Citigroup Inc. is exploring the sale of a fixed income analytics business called Yield Book, according to people familiar with the matter.
Trading information services providers that could be interested in the unit include S&P Global Ratings Inc., Intercontinental Exchange Inc. and MSCI Inc., said the people, who asked not to be identified because the matter isn't public.
Yield Book generates about $100 million in annual revenue, the people said. It's not clear how much it would be worth in a sale, one of the people said.
The unit traces its roots to books about bond data that Salomon Brothers began publishing in the 1960s. It offers a range of analytical tools for investors and traders in corporate, government and mortgage bonds, as well as derivatives and other kinds of securities, according to its website. Salomon Brothers, the Wall Street firm that essentially created the modern fixed income market, started Yield Book in 1989 as a software tool for helping customers calculate bond yields.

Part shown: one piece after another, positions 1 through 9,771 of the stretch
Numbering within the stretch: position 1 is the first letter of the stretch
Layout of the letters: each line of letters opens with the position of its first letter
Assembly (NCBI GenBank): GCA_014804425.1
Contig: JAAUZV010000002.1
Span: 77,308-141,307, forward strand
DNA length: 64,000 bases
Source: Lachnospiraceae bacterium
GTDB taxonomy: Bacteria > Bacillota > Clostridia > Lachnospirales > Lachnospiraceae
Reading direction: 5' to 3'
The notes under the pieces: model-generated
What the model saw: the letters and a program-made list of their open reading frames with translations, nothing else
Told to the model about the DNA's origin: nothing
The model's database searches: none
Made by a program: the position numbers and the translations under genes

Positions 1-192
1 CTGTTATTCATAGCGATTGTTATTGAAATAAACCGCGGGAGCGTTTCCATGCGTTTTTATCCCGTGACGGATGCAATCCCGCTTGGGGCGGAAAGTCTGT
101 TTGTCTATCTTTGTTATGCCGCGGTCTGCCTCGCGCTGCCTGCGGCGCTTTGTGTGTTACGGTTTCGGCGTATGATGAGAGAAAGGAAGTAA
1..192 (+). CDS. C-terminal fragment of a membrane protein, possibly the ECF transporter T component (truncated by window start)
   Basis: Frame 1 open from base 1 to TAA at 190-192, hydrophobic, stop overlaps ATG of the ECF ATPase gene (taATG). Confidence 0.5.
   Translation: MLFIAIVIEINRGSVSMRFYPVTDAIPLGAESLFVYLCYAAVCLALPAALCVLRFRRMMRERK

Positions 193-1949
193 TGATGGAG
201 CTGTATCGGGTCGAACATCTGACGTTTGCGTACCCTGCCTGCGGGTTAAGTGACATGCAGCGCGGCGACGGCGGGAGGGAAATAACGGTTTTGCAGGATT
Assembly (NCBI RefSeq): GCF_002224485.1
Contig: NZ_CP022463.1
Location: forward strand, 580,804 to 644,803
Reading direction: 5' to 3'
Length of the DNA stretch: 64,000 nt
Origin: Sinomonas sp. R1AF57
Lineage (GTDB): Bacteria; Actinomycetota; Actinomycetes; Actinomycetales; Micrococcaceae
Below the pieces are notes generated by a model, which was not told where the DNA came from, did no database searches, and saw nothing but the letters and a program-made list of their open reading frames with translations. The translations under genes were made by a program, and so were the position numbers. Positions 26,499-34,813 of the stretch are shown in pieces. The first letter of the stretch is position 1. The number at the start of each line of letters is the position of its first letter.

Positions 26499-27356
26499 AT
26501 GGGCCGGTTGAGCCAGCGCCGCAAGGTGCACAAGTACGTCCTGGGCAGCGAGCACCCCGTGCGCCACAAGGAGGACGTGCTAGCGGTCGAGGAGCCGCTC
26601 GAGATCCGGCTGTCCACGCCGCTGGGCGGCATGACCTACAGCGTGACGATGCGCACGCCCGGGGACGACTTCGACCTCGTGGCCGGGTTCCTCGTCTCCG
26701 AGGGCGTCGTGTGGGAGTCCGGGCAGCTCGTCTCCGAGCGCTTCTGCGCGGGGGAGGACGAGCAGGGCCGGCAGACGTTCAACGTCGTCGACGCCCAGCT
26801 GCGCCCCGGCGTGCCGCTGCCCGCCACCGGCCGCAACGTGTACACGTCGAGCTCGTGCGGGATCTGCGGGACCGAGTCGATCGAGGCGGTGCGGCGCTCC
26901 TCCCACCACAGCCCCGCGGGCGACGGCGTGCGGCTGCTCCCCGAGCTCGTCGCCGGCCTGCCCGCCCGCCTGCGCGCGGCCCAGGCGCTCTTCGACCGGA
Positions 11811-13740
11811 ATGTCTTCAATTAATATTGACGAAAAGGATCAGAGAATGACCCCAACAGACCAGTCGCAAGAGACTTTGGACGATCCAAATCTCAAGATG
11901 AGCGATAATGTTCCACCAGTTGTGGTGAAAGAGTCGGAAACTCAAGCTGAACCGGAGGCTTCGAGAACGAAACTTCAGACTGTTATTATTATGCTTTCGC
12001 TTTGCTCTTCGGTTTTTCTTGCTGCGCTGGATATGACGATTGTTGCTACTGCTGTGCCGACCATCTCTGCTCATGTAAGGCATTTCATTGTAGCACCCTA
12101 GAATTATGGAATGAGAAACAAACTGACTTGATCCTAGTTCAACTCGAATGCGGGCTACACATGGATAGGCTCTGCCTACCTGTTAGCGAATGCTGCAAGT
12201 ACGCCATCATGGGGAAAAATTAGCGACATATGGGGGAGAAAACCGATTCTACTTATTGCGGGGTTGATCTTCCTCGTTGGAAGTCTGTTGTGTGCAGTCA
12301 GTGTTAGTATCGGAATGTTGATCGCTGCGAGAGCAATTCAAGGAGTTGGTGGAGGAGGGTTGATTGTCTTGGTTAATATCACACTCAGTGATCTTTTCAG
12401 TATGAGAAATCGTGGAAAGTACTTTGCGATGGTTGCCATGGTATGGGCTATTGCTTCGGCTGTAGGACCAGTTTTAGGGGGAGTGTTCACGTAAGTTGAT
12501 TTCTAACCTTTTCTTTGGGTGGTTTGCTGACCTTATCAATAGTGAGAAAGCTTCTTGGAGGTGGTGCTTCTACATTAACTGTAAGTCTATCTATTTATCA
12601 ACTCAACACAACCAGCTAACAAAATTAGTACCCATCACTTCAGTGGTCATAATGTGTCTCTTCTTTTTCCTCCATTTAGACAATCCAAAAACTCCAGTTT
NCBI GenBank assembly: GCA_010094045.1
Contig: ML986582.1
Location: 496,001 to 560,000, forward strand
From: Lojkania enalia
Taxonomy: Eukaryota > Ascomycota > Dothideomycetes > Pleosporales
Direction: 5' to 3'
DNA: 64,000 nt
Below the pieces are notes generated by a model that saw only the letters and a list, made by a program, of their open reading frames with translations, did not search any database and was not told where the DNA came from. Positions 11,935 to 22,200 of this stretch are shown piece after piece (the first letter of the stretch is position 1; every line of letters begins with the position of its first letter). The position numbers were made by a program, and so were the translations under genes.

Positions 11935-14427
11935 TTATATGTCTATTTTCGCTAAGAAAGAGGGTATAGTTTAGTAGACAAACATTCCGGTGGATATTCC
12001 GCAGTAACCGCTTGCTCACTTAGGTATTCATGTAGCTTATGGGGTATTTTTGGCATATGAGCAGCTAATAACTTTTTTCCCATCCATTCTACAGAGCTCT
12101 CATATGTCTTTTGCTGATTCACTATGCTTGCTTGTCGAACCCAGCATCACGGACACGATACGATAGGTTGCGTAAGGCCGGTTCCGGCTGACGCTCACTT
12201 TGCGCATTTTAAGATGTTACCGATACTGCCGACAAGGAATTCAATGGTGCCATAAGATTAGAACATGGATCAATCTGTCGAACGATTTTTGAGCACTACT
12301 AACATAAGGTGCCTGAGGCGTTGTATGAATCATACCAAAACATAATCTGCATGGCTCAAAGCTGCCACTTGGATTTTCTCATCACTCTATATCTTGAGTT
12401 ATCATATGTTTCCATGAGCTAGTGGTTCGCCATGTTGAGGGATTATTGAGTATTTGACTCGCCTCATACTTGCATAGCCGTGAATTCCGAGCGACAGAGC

Representatives for Citi and Intercontinental Exchange declined to comment while representatives for S&P Global and MSCI didn't immediately return calls for comment.
The potential divestiture comes as New York-based Citi unloads parts of its sprawling consumer and investment bank to shore up capital, lower expenses and boost returns.
Citi is in the process of selling its consumer banking operations in Brazil, Argentina and Colombia. It agreed last month to sell its prepaid card services unit to Wirecard AG, and in May sold a stock-trading business to Citadel Securities.
There has been a boom in takeover interest for firms like Yield Book that provide highly specialized data and information services. In April, China's Huatai Securities Co. agreed to pay $780 million for AssetMark Financial Holdings Inc. Intercontinental Exchange has been pursuing deals in the industry, buying London's Trayport Ltd. for about $650 millionlast year, and securities evaluations and credit market businesses from S&P this year.
Companies involved in securities trading also are looking to buy these firms as the business of selling stocks and bonds becomes increasingly less profitable.